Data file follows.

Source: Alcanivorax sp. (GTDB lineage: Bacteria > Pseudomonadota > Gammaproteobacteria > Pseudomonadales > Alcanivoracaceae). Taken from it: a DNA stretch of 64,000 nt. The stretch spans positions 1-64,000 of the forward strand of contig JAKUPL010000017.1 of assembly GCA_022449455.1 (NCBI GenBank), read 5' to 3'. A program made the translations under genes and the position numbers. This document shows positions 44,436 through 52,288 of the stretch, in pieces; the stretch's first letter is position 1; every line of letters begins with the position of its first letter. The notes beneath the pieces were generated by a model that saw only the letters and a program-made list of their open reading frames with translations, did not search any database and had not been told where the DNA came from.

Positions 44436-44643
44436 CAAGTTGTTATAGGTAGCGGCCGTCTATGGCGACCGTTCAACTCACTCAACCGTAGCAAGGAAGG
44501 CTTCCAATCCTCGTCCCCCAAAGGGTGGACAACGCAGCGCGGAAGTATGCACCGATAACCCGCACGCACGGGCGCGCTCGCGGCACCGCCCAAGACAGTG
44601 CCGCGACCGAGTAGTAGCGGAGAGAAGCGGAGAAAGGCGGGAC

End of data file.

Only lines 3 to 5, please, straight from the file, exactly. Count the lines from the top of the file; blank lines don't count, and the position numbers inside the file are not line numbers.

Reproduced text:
44436 CAAGTTGTTATAGGTAGCGGCCGTCTATGGCGACCGTTCAACTCACTCAACCGTAGCAAGGAAGG
44501 CTTCCAATCCTCGTCCCCCAAAGGGTGGACAACGCAGCGCGGAAGTATGCACCGATAACCCGCACGCACGGGCGCGCTCGCGGCACCGCCCAAGACAGTG
44601 CCGCGACCGAGTAGTAGCGGAGAGAAGCGGAGAAAGGCGGGAC